- US makings/I consider this highly unlikely - the MBI book mentions white US stars, but there's no photo evidence for this

Further notes about the details:
-star painted on the wheel disks?
-no mirrors visible on Bubbletop
-antenna wire not visible?

The standard camouflage was Olive Drab /OD and neutral grey /NG, also some interpretations  show Soviet late war 2 tone fighter camouflage.
The interior color should be Dull Dark Green.

The first delivered machine:


Republic Export machines, in the left corner the one for USSR, note the markings. White circle, red? star, and as seen on US planes, just on the left wing.


Another shot, note the insignia under the right wing.
Middle: the caption from the airstrip, number 39 with overpainted original yellow US factory number. 39 is perhaps white.
Number 23 with visible US registration marks, possibly silver or yellow? Also note the white stripes, sometimes presented as marking, but could be "duct tape" cover for the machines.
The engines and the canopy seem to have some cover as well.
Bottom pic: a crash landed Razorback, some contrast is visible on the paint, mainly behind the canopy, this picture could be the basis for the 2 color grey late war cammo artwork. AMT-11,AMT-12,AMT-7 perhaps?  


Ready for shipping from the USA, note the duct tape sealing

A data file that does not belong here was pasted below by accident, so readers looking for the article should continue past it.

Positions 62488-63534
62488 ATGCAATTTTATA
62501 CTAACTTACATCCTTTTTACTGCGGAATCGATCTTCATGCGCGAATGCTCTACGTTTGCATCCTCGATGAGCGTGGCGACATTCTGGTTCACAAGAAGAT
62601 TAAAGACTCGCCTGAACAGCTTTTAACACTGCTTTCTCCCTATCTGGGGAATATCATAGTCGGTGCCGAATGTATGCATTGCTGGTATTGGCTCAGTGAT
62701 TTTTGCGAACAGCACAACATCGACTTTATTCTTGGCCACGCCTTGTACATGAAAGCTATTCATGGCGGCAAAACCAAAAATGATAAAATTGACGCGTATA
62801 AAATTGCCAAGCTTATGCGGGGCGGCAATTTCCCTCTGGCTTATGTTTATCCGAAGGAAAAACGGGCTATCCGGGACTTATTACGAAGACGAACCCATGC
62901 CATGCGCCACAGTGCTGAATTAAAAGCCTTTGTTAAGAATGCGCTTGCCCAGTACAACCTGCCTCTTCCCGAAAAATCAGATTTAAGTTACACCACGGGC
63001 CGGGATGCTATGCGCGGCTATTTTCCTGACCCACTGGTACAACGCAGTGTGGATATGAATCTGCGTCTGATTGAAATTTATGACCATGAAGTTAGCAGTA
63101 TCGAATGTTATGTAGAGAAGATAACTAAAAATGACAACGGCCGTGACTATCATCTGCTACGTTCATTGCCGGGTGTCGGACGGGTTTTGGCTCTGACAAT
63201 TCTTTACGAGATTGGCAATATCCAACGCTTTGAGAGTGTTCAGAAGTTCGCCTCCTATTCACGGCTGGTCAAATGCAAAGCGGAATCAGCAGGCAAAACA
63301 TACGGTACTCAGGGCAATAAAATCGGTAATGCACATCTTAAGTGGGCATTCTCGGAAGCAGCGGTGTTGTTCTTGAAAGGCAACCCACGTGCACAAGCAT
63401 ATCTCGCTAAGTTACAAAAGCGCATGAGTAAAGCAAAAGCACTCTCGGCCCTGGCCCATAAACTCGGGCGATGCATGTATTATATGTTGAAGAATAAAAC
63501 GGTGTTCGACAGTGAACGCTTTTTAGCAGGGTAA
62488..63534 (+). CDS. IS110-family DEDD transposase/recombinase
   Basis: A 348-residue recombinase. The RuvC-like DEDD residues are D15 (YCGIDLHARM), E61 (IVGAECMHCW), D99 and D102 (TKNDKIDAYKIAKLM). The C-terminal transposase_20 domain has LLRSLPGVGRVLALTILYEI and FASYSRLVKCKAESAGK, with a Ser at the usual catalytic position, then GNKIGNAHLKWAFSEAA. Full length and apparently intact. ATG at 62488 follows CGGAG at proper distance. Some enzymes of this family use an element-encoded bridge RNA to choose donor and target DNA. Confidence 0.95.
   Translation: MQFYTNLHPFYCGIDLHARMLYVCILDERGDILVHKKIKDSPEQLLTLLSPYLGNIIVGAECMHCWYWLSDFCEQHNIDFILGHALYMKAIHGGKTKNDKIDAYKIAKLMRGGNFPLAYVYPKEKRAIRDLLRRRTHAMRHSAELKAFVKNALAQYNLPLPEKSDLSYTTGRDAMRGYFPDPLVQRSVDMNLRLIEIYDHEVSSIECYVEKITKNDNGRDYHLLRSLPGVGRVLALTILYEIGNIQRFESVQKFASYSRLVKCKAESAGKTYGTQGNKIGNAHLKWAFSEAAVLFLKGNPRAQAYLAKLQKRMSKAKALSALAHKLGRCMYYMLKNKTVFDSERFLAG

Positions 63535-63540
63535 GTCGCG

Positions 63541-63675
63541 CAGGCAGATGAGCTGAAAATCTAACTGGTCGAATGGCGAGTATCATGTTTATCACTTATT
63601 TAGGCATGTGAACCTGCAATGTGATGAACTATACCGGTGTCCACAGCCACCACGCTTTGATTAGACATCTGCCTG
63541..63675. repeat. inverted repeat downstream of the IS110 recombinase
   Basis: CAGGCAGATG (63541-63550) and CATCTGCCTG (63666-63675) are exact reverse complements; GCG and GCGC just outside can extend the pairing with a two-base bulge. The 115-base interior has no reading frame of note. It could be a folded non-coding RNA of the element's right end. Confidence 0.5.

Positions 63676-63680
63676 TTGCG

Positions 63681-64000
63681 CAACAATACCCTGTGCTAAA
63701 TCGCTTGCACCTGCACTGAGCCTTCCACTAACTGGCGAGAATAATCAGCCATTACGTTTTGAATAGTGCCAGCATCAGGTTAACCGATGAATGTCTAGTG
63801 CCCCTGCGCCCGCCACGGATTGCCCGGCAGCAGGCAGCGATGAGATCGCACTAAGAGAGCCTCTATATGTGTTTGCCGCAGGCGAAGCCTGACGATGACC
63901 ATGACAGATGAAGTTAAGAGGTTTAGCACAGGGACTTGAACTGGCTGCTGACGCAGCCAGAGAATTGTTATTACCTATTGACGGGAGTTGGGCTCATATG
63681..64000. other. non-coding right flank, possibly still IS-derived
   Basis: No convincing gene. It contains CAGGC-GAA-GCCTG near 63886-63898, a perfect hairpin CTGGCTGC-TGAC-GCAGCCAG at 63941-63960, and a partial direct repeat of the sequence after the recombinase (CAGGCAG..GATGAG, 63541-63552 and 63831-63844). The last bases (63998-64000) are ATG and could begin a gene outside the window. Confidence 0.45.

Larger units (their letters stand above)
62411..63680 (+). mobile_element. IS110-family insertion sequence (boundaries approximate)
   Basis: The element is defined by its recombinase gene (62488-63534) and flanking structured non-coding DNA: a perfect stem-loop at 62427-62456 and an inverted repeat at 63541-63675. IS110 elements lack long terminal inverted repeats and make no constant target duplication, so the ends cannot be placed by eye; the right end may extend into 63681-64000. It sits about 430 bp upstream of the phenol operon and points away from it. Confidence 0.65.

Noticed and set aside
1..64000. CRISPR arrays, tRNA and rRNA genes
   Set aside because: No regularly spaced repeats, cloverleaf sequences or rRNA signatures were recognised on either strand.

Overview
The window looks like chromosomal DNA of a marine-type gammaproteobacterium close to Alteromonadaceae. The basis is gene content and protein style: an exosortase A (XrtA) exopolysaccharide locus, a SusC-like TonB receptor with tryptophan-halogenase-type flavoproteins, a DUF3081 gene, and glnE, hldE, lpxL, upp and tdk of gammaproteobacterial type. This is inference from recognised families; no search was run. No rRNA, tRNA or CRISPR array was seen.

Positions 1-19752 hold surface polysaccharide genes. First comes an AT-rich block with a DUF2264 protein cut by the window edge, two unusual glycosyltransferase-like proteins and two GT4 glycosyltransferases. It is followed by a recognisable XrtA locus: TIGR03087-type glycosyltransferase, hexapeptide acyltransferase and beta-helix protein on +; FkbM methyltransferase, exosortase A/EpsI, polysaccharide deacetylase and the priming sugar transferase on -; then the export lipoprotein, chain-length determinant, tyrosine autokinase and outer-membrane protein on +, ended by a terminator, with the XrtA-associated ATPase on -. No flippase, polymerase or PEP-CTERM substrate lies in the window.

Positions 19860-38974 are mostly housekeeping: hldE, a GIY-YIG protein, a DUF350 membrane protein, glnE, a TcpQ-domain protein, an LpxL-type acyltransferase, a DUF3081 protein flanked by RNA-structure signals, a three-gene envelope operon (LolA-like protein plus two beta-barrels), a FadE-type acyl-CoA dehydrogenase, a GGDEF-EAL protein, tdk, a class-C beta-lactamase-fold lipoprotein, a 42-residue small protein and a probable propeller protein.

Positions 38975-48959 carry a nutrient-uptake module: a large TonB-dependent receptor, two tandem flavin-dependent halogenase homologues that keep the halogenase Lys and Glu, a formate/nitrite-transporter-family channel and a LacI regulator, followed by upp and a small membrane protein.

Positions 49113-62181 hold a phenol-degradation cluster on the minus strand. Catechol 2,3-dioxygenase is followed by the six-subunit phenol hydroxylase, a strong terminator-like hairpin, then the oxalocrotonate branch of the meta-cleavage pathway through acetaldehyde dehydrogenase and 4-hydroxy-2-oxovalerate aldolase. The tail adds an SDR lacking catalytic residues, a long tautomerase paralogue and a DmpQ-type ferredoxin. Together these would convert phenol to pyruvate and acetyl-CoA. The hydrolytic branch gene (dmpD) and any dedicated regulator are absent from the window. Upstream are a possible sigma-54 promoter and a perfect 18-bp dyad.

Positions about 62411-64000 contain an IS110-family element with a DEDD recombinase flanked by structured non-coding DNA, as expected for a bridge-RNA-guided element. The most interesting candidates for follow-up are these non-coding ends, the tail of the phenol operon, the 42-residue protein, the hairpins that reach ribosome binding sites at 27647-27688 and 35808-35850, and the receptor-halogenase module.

On the right side of the 2nd photo / left underwing / some lighter color is visible under the star, AMT-7  overpaint?



Middle: Some interesting photo of the nose, the color looks darker, perhaps long term storage and the motor was covered as seen on previous pic?


Another shot


An artwork of the 39 - without the white stripes

Version of the Czech decal manufacturer, AML


An artwork of the 39, Razorback 1 in OD

An artwork of the 23 - yellow this time
Also the Razorback 1 in 2 tone


Any comments considering the model or the background information are more than welcome.

Best regards
Tibor
-



 
 
« Last Edit: October 19, 2011, 08:09:27 AM by Tibor Varga » Logged
JP
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« Reply #1 on: September 17, 2011, 12:46:25 AM »

Dude!  Excellent build and quite the informative post!  It'll have to come back when I have a little more time to read all of it, but thanks for posting it here!
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learstang
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« Reply #2 on: September 17, 2011, 12:53:43 AM »

I agree!  Brilliant work on the P-47 and thank you for the information.  As it happens, I'm completing a couple of lend-lease "Kobras" then I want to finish my lend-lease P-47.  The information you have here will come in very handy.  And welcome to the forum, Tibor!

Best Regards,

Jason
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marluc
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« Reply #3 on: September 17, 2011, 02:25:04 PM »

Welcome to the forum Tibor.Congratulations for your excellent P-47,you?ve done a superb work.And thanks for all the information and the pictures,there?s a pair of them I didn?t see before.Greetings.

Martin
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Massimo Tessitori
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« Reply #4 on: September 17, 2011, 03:10:13 PM »